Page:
MTC officials said they met with ADOC Deputy Director Gary Phelps on Dec. 21 and confirmed the department is not opposed to their request for an adjustment to the use permit, as long as it does not increase the risk factors to the community.
MTC postponed a November study session with the town council to first discuss the adjustment with ADOC prior to its presentation to the town. Reuwsaat said the idea of expanding the Marana prison has been thrown around for at least four years, both formally and informally. If such an expansion does not add a risk to the community, he said, "then I think you can move to second base."
"It has operated in Marana without any problems in its history," he said. "And there hasn't proved to be any risk with it ever to our population."
Eric Achen, a land development consultant for Boomer Industries Inc., has been contracted by MTC to persuade the council to allow the use permit modification. He said a reclassification does not change the institutional risk score, but will contribute positively to the community and the local economy.
According to plans presented to the council, MTC is requesting an exemption from administrative exclusions in the current use permit for the facility to allow housing to any inmate committed to and approved by ADOC with a substance abuse offense. However, it will exclude murderers, child molesters, kidnappers, inmates with a history of escape and inmates with a history of sex offenses.
"Basically what we're doing is just trying to expand the group of inmates eligible to come to Marana for substance abuse treatment," Lieder said. "The criteria as it stands is very restrictive."
Lieder said Class 2 and 3 property offenses, which include nonviolent theft and fraud, would be allowed as well as certain felony and violent crimes where an inmate has earned credit for good behavior.
The time frame in which prisoners are allowed into the Marana facility also is a concern for Lieder. Currently, inmates may not enter the prison unless they have less than 12 months remaining in their sentence, but no fewer than three months, leaving a small window of opportunity for MTC to grab new inmates.
"It's not just to fill space, it's just to offer flexibility to send more inmates through this program, to prepare the inmates to go out into the community," Lieder said.
Achen noted that the prison is geared toward training inmates to re-enter society with positive skills, rather than the skills they might pick up at another prison.
"If they can expand, they can fill up more beds and give a lot more people skills for going back into society," he said. " The inmates are going to come out regardless, so they may as well have skills and something they can build on."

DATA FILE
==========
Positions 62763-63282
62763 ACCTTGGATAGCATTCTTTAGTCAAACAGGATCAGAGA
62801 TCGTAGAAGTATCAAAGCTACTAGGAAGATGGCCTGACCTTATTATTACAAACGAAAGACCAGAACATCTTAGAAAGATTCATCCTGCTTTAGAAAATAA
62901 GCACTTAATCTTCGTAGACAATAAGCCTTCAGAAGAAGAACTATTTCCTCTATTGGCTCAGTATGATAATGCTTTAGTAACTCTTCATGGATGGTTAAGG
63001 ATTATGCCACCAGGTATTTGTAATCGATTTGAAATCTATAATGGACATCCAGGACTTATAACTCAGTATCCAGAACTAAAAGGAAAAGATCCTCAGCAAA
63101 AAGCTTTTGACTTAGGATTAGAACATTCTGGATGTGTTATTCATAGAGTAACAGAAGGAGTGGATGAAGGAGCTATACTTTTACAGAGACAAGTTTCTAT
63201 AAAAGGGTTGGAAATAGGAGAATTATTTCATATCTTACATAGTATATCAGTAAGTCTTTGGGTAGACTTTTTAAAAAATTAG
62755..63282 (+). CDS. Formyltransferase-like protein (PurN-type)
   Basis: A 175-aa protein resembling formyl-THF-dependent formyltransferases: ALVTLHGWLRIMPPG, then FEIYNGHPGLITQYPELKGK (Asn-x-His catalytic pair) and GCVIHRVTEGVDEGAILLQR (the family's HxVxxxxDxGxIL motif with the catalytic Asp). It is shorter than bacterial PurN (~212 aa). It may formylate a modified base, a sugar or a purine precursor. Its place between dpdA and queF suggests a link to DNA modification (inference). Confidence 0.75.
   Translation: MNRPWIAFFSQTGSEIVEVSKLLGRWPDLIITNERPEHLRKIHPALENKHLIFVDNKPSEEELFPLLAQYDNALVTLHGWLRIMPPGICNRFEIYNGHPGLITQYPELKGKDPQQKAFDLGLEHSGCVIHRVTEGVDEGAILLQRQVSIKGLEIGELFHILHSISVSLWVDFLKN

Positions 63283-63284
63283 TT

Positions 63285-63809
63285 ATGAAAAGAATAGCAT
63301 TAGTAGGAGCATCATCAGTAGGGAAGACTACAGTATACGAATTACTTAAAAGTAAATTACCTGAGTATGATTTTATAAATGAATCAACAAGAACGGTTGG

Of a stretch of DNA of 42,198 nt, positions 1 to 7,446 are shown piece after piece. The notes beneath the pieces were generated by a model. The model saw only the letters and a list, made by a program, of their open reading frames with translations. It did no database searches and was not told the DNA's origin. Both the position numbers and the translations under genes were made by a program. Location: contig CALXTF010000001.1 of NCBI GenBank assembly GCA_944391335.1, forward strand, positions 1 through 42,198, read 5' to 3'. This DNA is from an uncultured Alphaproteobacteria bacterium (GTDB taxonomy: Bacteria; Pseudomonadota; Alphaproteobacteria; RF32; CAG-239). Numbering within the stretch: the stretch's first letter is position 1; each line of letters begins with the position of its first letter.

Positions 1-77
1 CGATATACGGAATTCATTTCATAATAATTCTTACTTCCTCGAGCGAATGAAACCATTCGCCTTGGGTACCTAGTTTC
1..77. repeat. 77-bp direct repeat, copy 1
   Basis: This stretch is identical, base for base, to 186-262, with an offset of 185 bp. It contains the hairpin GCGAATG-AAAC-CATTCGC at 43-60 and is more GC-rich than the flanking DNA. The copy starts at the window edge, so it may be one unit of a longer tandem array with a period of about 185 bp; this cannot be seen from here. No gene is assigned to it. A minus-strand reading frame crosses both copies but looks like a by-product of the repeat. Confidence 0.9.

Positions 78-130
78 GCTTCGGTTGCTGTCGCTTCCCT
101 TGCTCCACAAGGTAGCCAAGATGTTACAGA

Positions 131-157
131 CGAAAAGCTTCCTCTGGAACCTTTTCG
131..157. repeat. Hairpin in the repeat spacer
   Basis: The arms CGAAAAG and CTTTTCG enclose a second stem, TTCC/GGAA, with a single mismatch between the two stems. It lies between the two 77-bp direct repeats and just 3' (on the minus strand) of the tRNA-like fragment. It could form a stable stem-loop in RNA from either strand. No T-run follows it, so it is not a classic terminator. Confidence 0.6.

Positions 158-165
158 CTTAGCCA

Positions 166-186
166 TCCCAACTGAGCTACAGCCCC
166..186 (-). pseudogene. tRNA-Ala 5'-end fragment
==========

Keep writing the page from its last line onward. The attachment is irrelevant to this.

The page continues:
Council member Ed Honea expressed concerns regarding the reclassification proposal during Lieder's appearance in January. Honea questioned whether the proposal goes along with the original intent when the prison was first approved about 12 years ago.
"When we approved the facility several years ago … citizens didn't want anybody in the facility that had perpetrated a crime with a knife, or a gun, or some kind of deadly weapon," Honea said.
Honea asked Lieder whether someone who held up a Circle K with a weapon would be eligible to enter the Marana prison.
Lieder said she couldn't give Honea a definitive answer because she does not control the inmates coming to her prison; the state determines those classifications.
"We're not looking to bring violent offenders here," Lieder said. "We're not looking to bring individuals that are a danger to the community."
Honea said he doesn't have a problem with "the guy on the street that made a couple mistakes and could be turned around," but doesn't want to see the prison start housing violent criminals.
"I think the whole council is opposed to changing the criteria to allow lesser restrictions," he said. "We just don't want to take a chance on somebody that's perpetrated a crime with a weapon."
Lieder said the ADOC, which oversees MTC's operations, has neither opposed nor supported its efforts so far. She previously worked for the department for 16 years before accepting her current position with MTC.
She noted that MTC facilities are based on rehabilitation and education. The Marana prison includes a 14-week intensive substance abuse program, which all inmates go through. They then go into a pre-release program and are taught various reading and computer skills.
Murphy said MTC has gotten a bad reputation because of the negative stereotypes of prisons, but facilities like the Marana prison contribute a lot to society.
"The facility is well-managed, but because it's a prison, the image is negative right off the bat," he said. "Every time you talk about prisons or jails, it's very controversial."